Life Lesson — Death

“Teacher,” I can’t wait for him to finish his lecture on the peace and joy that greets souls that cross the veil between worlds. I couldn’t get my old neighbor out of my mind. “Teacher, I know all of this. I’ve accepted your words as gospel truth for years and I understand that the world that’s on the other side is better than what we have here, but why can’t I accept it when the soul that passes is like family?”

Our instructor pulls back from his lectern and steps down toward me.

“What is it you do not understand, dear one?” He approaches, holding his hands in front of himself as if holding something, then, suddenly, he’s holding a purple box. “What is causing you tears?”

He tugs on a tissue, popping the blue sheet out of the box. He taps the outside of my eye with the tissue before handing it to me.

“Why does this death hurt you so?” he says, more as a rhetorical response than anything.

That one, gentle and softly spoken question lets loose a flood of silent tears. “I know he’s in a better place, but why does it hurt?”

“You are human, my dear. Of course you are saddened by a passing. You have no idea if you will meet again. You are saddened by the eternal loss you believe is yours.”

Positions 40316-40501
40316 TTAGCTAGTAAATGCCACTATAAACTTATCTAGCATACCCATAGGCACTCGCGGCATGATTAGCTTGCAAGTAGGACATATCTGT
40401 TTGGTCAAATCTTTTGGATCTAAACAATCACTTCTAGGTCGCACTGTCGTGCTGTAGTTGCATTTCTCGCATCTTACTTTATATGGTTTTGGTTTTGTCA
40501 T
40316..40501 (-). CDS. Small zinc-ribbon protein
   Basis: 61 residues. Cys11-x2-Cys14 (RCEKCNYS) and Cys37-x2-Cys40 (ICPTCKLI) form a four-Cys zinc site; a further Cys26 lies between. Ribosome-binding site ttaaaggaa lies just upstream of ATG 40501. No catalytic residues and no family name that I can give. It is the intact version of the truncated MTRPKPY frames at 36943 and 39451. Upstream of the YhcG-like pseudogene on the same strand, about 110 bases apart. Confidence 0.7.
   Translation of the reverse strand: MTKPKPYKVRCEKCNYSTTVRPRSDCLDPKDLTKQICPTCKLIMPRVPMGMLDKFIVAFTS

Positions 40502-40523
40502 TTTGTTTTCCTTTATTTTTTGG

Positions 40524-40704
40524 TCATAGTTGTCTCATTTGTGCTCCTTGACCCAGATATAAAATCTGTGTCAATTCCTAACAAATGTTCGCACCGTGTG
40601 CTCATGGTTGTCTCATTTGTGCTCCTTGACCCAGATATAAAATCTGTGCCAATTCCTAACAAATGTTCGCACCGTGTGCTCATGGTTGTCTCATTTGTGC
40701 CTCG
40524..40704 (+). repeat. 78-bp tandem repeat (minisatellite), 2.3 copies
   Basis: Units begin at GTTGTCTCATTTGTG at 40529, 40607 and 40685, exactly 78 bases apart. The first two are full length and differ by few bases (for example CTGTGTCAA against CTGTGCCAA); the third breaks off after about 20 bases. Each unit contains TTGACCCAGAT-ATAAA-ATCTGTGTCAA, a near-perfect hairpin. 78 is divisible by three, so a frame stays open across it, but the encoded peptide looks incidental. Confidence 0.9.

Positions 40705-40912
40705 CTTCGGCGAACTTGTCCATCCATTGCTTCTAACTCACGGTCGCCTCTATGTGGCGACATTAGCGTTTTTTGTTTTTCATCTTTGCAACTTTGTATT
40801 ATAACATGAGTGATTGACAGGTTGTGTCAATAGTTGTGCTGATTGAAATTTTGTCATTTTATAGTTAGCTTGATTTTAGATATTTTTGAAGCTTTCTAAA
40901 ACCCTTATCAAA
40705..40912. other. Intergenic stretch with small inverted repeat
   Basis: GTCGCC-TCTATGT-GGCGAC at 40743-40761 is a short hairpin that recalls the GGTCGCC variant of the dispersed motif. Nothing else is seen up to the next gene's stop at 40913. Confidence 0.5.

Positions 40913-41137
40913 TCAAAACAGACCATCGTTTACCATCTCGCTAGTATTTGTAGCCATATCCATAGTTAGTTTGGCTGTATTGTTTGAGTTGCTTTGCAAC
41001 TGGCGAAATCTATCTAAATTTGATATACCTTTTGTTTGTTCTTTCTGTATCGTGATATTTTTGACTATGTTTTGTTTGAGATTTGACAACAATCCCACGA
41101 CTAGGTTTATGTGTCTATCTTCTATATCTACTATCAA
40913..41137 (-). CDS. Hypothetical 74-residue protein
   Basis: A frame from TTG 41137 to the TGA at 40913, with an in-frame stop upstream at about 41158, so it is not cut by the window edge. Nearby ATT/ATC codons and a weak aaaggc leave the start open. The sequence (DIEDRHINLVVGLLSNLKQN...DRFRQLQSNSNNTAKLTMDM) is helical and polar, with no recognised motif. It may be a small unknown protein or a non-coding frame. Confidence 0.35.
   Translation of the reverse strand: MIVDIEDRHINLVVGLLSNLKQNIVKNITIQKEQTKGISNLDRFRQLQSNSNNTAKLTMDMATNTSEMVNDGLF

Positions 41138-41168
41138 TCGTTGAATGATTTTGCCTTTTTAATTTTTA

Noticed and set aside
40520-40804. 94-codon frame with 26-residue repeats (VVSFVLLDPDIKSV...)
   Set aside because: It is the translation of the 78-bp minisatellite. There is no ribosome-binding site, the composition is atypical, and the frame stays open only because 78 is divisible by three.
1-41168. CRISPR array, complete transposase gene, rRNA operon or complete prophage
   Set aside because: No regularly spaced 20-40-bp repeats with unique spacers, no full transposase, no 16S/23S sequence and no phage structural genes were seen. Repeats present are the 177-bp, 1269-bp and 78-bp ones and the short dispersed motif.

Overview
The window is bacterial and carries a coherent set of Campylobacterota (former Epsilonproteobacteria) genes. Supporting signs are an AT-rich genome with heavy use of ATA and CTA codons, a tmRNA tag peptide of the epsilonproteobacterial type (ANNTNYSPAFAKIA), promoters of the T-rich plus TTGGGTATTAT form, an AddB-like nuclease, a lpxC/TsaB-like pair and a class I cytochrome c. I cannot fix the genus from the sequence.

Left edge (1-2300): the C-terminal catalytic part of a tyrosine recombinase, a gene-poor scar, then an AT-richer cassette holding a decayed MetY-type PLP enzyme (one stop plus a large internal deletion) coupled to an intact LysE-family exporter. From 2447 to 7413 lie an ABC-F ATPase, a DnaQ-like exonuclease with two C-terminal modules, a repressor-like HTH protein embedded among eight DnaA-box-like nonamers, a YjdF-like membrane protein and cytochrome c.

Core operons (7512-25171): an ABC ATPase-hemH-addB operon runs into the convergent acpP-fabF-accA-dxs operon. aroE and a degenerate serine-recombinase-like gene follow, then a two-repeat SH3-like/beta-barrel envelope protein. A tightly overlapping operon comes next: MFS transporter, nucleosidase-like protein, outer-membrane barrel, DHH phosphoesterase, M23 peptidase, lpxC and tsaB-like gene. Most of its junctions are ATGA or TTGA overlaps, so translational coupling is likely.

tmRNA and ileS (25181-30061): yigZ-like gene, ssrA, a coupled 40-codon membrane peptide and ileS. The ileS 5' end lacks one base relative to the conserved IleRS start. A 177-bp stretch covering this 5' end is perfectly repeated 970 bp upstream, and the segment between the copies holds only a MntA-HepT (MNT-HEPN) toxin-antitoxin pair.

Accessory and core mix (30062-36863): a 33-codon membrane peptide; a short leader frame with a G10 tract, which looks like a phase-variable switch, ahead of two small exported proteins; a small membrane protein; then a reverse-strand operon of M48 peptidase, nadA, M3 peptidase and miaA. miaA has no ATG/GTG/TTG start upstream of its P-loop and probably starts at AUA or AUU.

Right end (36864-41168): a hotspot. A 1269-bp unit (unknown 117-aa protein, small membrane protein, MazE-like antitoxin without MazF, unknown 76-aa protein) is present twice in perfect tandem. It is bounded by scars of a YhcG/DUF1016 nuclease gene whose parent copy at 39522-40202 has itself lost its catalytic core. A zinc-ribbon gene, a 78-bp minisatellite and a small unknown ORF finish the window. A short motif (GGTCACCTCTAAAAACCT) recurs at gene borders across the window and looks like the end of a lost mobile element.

I crumple to the ground as the tears ravage me. I hadn’t allowed myself to fully feel my pain until this moment, but now that he put words to my thoughts I couldn’t deny their truth. Yes, my old friend is in a better place; yes, my old friend no longer feels pain and no longer has to suffer the indignities of an infirmed old age. Those truths cannot be denied. Teacher has justified my guilt over feeling sadness at this passing. No longer will I compare his passing to the passing of young souls as being preferable because of the length of his human experience.

Huddled into myself, I feel arms wrap around me, but they’re not arms. What I feel feeding me a kind of spiritual joy is strong and reaches around my shoulders from the small of my back to the top of my head. It is soft, yet firm. When I turn my face slightly I imagine soft feathers tickling my cheek.

“Do not feel guilty, dear one. Allow yourself to feel. That is, of course, why souls incarnate.” A warm, silken voice triggers more sobs from the depths of my soul. Eventually, though, curiosity slows my mourning. I must see what is wrapping me in a cocoon.

I pull back. Strong wings as white as freshly fallen snow slowly unravel themselves from around me to reveal their owner. My eyes lock into a set of eyes as blue as the sky on a cool winter’s day.

I wonder where teacher went, but I can’t tear my gaze away.

“We are always with you,” the angel says before wrapping me within his wings again. He doesn’t let me go until the pain has dissipated.

I apologize, dear friends. This event has caused me much confusion. I will never fully rememember or completely understand what happened that day. I just know that I was in pain and my angel took care of me.

I have always believed in angels, but I assumed I would never really see mine — after all, I am a strong woman. But I guess even the strong need to fall sometimes. How else will we truly learn?

Yours most sincerely,

The Dragonfly’s Student

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